Statistical Analysis

All data were entered into an Excel-based program and analyzed using the computer program developed by WHO for antimalarial drug efficacy. This software includes formula for the classification of treatment outcome with and without PCR. Patients who were excluded or withdrew from the study were not included in the per protocol analysis.

Ethical Consideration

The study was conducted in accordance with the principles of good clinical practices (GCP) and reviewed and approved by Gabonese National Ethics Committee and the World Health Organization (WHO) Ethical Review Committee. A written informed consent was obtained from parents or guardians of all study participants.


Study Population Characteristics

A total of 222 of the 1425 screened children fulfilled the inclusion criteria. Among them, 116 patients received AS–AQ and 106 AL. The excluded patients during the follow-up represented 17.3% (n = 39/225): 17 from the AL group vs 22 from AS–AQ. The reasons for exclusion are shown in the trial profile (Fig. 1). The mean temperature [34.4 °C (± 1.2) vs 38.5 °C (± 1.3)] and the median density parasite (20,542 [1715–179,000] p/µL vs 27,941 [1127–198,800] p/µL) were significantly higher in the AS–AQ group compared to AL, respectively (p = 0.04).
Fig. 1

Patients’ screening profile

Treatment Outcome

In both groups, the parasite clearance was obtained from the second day following the first dose administration. The results of the treatment efficacy before and after PCR correction are reported in Table 1. After PCR correction, the frequency of ACPR was similar between AS–AQ (98.9%, n = 89) and AL (96.4%, n = 82) treatment groups (p = 0.3).
Table 1

Treatment outcome of artesunate–amodiaquine (AS–AQ) and artemether–lumefantrine (AL)




p value

PCR-uncorrected day 28 cure rates

 Per protocol, n




 ACPR, n (%)

82 (92.1)

89 (92.7)


 LPF, n (%)


6 (6.3)


 LCF, n (%)

2 (2.2)

1 (1.0)


 Cumulative failure, n (%)

7 (8.5)

7 (7.8)


PCR-corrected day 28 cure rates

 Per protocol, n




 ACPR, n (%)

82 (96.4)

89 (98.9)


 LPF (recrudescence), n (%)

2 (2.4)

1 (1.1)


 LCF (recrudescence), n (%)

1 (1.2)

0 (0)


 Cumulative failure


1 (1.1)


Patients with re-infections and individuals for whom the outcome could not be assessed by PCR were censored from the PCR-correction analysis

The microscopic gametocytemia was cleared from day 1 for AL and day 3 for AS–AQ-treated children.

Tolerability and Safety

All the recruited patients recovered rapidly during the first 72 h of follow-up (Fig. 2). Minor and serious adverse events were rarely observed in AS–AQ vs AL groups, respectively: vomiting 2.0% (n = 2) vs 5.6% (n = 5) (p = 0.2), cough 16.6% (n = 16) vs 6.7% (n = 6) (p = 0.004), asthenia 14.5% (n = 14) vs 5.6% (n = 5) (p = 0.05), and abdominal pain 2.0% (n = 2) vs 2.2 (n = 2) (p = 0.6). Hemoglobinuria (n = 1) and convulsion (n = 1) were found in only one patient treated with AS–AQ and in one child who received AL.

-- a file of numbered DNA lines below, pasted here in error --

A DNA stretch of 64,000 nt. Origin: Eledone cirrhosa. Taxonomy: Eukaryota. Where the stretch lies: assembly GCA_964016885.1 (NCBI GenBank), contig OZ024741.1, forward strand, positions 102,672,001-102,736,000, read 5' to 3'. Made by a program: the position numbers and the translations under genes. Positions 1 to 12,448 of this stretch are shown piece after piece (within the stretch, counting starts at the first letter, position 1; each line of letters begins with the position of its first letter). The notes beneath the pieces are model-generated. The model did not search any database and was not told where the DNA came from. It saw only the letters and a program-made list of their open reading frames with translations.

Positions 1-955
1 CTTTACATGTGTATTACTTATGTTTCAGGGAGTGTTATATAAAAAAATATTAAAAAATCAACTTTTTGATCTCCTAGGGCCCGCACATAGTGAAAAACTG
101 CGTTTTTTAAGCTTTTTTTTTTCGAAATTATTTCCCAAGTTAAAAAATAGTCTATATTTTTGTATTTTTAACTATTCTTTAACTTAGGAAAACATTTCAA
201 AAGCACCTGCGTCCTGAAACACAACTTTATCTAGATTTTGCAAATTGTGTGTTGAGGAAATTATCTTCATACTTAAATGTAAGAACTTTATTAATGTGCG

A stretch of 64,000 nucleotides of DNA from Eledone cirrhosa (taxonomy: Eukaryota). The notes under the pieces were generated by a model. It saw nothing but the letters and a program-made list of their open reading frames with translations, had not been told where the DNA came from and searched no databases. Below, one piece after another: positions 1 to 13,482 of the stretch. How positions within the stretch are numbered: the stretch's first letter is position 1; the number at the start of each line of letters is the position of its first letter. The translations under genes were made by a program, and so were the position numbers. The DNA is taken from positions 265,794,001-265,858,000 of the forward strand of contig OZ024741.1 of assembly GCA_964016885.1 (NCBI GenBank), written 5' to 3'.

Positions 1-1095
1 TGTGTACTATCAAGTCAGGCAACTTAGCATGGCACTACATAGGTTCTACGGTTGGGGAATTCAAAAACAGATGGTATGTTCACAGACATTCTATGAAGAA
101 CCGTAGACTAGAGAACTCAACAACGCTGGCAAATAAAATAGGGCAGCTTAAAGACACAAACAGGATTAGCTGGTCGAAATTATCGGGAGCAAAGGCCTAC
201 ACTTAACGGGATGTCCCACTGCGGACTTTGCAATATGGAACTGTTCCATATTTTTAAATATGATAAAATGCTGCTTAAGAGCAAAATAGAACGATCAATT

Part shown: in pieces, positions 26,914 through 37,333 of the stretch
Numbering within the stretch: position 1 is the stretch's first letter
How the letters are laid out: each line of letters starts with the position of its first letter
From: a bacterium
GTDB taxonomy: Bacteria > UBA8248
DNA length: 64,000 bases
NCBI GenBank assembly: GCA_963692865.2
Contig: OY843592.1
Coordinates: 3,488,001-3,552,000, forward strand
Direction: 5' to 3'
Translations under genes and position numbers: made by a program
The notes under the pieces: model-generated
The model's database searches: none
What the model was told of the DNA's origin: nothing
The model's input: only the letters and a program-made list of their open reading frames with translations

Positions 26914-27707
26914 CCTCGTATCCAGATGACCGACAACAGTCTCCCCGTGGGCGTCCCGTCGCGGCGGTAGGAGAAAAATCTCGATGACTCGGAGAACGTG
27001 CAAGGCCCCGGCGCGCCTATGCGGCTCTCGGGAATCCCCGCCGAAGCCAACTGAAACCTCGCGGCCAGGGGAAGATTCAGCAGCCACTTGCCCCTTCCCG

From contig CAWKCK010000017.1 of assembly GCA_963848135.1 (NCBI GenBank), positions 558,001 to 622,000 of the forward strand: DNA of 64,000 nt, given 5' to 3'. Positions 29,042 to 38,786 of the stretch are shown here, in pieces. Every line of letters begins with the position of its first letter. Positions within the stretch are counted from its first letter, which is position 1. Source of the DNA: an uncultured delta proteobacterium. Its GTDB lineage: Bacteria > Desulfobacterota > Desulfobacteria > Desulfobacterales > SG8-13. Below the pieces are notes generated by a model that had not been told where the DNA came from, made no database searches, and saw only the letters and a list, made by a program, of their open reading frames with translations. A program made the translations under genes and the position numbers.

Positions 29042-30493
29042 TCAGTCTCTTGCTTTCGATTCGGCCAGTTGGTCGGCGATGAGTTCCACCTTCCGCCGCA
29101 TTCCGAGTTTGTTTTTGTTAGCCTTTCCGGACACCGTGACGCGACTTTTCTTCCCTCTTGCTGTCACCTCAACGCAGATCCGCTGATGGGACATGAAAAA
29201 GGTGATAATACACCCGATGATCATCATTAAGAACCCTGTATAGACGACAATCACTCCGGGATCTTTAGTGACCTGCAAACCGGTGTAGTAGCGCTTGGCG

Fig. 2

Fever clearance in the two groups of treatment


10 years after the implementation of AS–AQ and AL for the treatment of uncomplicated malaria in Gabon, it was necessary to re-evaluate the therapeutic efficacy of these combinations. This clinical trial was performed in two sentinel sites for malaria surveillance according to the WHO procedures. The data obtained confirmed that both drugs remain efficacious and well-tolerated in Gabon. Temperature recovery from day 0 to day 28 occurred swiftly in both treated groups as reported by other authors through assessment of these two drugs. Likewise, the occurrence of other adverse events was rare [17, 24].

PCR-corrected cure rates for AL and AS–AQ were similar (96.5%) and remain high and adequate according to WHO recommendations. Others studies reported cure rate varying from 99.3 to 100% after treatment with AS–AQ and from 99.3 to 100% for AL [7, 24]. In the present study, the efficacy rates were obtained when ACTs coverage was below 60% in the country. This clinical trial is the first performed in Franceville, where the frequency of molecular markers associated with the resistance of P. falciparum to AQ and Lumefantrine is non negligible [9]. The relatively and non-significant lower efficacy of AL, in comparison with AS–AQ and also to the previous historical estimates, could be a first signal of a potential decline of AL parasite effect. However, fever and microscopic gametocytemia clearance tended to be longer among patients treated with AS–AQ, compared to AL. The efficacy of the AS–AQ combination on gametocytes clearance has been reported by other authors [10]. Both ACTs appeared to be safe and well-tolerated, although vomiting events were associated with the use of AL in five patients.

AL and AS–AQ are still efficacious and well-tolerated in Gabon. Their use as first-line treatment is not compromised. Continuous monitoring throughout the country is necessary to allow early detection of decline efficacy of both drugs.



We are grateful to the patients who participated to the study and the Team of the Department of Parasitology–Mycology, Faculty of Medicine.

Author Contributions

JMNN, GJOM, BMD, and CLO were the Investigators. JVKL and NPM’B were involved in the laboratory analysis. PR, MKB-A, and JMNN have performed data analysis and interpretation. JMNN, JBL-D, DPM-M, and MKB-A wrote the draft. MKB-A, TF, and PR conceived the study. JBL-D and DPM-M did the coordination of the study activities.


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© The Author(s) 2019

Open AccessThis article is distributed under the terms of the Creative Commons Attribution 4.0 International License (, which permits unrestricted use, distribution, and reproduction in any medium, provided you give appropriate credit to the original author(s) and the source, provide a link to the Creative Commons license, and indicate if changes were made.

Authors and Affiliations

  • Jacques M. Ndong Ngomo
    • 1
    Email author
  • Guy J. Ondzagha Megnie
    • 2
  • Bridy Moutombi Ditombi
    • 1
  • Jeanne V. Koumba Lengongo
    • 1
  • Noé P. M’Bondoukwé
    • 1
  • Christelle L. Offouga
    • 1
  • Denise P. Mawili-Mboumba
    • 1
  • Jean B. Lekana-Douki
    • 1
    • 2
  • Pascal Ringwald
    • 3
  • Thierry Fandeur
    • 3
  • Marielle K. Bouyou-Akotet
    • 1
  1. 1.Department of Parasitology and Mycology, Faculty of MedicineUniversity des Sciences de la SantéLibrevilleGabon
  2. 2.Unité de Parasitologie Médicale (UPARAM) CIRMFFrancevilleGabon
  3. 3.Global Malaria ProgramWorld Health OrganizationGenevaSwitzerland